How to Fix the CSA

October 23rd, 2017

The following article was featured in Energy Processing magazine under the title Regulatory Turnaround; Why and How?

Outages and shutdowns at industrial plants are awfully expensive.  Unscheduled stoppages are technically called “incidents,” but are otherwise known as massive screw-ups.  The scale of the screw-up is the scale of the cost, usually.  Keeping costs down means keeping production up.  And that’s where Turnarounds come in.

A deliberate, scheduled stoppage for maintenance or reconfiguration is called a turnaround.  These are expensive too but, like most maintenance, they improve efficiency, reduce operating costs, they make outages a lot less likely, and they’re a lovely way to clean-up an industrial operation.  A turnaround is a fresh start.

The energy sector could surely use a fresh start in regulatory, especially in the heavy-handed, bureaucratized, blithering burden that is Industry Canada’s Canadian Standards Association (CSA). 

The CSA is a government Agency mandated with drafting and amending >2,000 laws in Canada, mainly related to industrial activity (electrical laws, engineering standards, HS&E, etc.).  Like the industrial plants they regulate, the CSA can get screwed up and bloated without regular cleanup.  And they haven’t had a cleanup in decades.

The CSA suffers us with the usual industrial ailments;  a top-heavy, hugely expensive management, an under-utilized, under-productive staff, a collection of disparate, unrelated and unsupervised operations units, most with mandates overlapping those of other units, further overlapping with other Government Agencies, and redundantly -and expensively- producing services and standards duplicating those already available throughout industry.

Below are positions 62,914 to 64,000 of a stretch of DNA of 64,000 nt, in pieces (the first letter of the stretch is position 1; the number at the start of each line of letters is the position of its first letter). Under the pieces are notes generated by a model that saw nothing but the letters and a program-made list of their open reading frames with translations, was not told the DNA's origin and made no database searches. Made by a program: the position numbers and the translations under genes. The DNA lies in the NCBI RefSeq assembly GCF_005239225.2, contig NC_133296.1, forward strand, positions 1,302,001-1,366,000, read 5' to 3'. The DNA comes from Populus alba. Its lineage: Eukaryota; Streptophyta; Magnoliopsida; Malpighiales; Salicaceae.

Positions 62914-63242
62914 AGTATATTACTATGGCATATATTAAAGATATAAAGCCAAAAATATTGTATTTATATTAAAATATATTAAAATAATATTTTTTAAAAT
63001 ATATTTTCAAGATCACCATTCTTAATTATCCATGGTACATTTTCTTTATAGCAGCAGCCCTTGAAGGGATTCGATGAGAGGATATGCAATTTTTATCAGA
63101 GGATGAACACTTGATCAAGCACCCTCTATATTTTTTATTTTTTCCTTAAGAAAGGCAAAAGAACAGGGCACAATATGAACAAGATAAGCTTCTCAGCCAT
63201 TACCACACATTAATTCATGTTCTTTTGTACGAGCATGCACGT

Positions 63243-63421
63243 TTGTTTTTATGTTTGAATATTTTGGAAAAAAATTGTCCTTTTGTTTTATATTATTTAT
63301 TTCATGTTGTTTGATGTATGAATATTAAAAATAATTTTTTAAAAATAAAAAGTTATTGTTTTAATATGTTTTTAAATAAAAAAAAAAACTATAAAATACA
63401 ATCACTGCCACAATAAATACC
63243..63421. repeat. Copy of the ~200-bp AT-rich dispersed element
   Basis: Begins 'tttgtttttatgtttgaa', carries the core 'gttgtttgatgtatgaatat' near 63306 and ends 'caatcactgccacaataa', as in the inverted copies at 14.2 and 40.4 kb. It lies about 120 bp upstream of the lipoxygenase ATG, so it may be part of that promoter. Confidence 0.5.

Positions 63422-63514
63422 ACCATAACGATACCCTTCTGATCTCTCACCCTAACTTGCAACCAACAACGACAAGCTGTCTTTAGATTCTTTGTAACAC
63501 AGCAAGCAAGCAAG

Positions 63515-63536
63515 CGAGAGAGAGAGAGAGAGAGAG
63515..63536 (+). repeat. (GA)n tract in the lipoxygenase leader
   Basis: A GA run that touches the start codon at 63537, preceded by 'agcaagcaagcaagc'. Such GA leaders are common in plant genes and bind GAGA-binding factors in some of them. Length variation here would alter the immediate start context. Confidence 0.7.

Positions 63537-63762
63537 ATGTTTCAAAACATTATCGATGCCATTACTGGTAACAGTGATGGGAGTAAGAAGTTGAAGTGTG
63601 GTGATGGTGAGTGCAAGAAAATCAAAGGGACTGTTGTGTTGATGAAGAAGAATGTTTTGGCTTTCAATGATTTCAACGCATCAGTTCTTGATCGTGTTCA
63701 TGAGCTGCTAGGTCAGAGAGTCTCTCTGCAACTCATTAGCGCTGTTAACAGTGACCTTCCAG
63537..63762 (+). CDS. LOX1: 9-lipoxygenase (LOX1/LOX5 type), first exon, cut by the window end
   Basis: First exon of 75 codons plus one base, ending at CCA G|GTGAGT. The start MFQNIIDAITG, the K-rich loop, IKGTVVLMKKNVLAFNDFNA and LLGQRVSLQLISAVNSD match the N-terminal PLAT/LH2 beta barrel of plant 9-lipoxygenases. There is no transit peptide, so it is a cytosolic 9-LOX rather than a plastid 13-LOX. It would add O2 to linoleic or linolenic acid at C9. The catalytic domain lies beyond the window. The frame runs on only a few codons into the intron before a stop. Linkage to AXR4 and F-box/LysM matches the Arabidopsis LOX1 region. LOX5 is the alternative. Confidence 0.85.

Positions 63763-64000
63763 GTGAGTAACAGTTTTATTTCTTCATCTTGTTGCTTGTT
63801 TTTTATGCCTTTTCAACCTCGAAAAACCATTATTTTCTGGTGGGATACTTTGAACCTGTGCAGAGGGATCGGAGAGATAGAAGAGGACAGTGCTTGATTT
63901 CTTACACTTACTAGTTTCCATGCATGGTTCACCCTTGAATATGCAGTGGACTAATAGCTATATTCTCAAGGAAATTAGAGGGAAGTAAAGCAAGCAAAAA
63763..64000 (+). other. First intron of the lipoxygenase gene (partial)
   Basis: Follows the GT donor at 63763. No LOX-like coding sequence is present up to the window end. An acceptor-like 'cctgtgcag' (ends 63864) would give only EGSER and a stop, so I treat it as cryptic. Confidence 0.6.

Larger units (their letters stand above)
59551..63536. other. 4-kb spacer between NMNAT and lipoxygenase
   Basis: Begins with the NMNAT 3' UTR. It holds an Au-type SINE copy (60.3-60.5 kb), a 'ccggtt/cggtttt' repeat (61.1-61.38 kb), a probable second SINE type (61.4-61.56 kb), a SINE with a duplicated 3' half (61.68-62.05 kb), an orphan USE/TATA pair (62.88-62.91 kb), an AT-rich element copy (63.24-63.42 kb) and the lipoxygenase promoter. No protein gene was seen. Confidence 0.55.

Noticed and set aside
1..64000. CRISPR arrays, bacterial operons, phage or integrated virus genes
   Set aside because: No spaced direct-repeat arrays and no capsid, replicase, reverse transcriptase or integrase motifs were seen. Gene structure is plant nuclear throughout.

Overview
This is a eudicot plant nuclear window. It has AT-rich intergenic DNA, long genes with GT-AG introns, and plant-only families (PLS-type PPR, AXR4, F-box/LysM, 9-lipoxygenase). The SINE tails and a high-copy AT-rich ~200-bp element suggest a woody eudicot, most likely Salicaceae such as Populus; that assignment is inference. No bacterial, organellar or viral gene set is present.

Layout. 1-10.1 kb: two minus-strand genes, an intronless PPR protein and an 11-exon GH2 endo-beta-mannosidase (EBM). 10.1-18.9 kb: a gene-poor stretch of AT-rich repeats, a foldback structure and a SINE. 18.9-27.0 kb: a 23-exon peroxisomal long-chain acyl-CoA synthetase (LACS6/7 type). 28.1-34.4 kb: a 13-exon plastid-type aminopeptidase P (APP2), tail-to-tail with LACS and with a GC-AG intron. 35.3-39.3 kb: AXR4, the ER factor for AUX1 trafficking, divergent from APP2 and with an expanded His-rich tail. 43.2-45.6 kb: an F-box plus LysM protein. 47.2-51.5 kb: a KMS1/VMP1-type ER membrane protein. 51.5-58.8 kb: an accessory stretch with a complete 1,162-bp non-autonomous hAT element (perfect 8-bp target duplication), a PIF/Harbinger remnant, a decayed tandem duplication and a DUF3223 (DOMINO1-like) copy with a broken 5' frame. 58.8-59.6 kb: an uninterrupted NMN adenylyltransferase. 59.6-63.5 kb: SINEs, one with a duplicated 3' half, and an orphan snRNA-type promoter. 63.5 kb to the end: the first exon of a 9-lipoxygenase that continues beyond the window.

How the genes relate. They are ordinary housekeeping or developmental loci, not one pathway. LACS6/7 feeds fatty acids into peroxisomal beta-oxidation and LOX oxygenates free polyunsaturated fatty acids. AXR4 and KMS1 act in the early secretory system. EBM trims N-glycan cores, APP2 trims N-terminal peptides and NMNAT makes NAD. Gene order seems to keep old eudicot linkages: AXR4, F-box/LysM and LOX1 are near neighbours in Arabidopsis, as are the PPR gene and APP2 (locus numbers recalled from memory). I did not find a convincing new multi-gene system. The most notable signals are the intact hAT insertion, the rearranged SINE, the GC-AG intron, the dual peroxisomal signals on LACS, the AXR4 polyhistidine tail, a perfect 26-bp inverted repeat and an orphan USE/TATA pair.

It’s accountability that’s lacking.  The CSA’s been given a wide range of immunities and exemptions, such as from the Accountability and Transparency Act and the Access to Information Act, they enjoy immunities from civil litigation, exemptions from reporting requirements, etc.  With no-one watching, professional standards at CSA have dropped ever lower, and their flaunting of law ever more brazen, with every legitimization of any claim of exemption.  The CSA is also beyond the reach of the RCMP’s Commercial Crimes Unit and Industry Canada’s Competition Bureau.  With so many immunities and exemptions, the CSA has been untouchable for decades. 

Being above the law is convenient, and profitable.  The CSA was caught running an eight-year long counterfeiting operation, selling fake certifications to get non-compliant products across the Canadian border.  When they were caught in 2010, there were no prosecutions -they didn’t even repay their ill-gotten gains.  Worse, and elsewhere in their empire, the CSA has been granted governmental Accepted-as-Amended provisions, empowering them to change laws to their liking through their own legislative processes.  And that’s a valuable power to have, they routinely monetize that power in the sale of votes at legislative committee.  The CSA makes $70MM per year in these influence peddling activities.  That’s illegal of course, but at CSA it doesn’t matter.  The same goes for CSA’s falsified safety testing, their sales of blank certifications for electrical equipment, or their claims to privately own the law and their resulting shakedowns of business and industry.  The list is long, and every dodgy item is a CSA profit centre.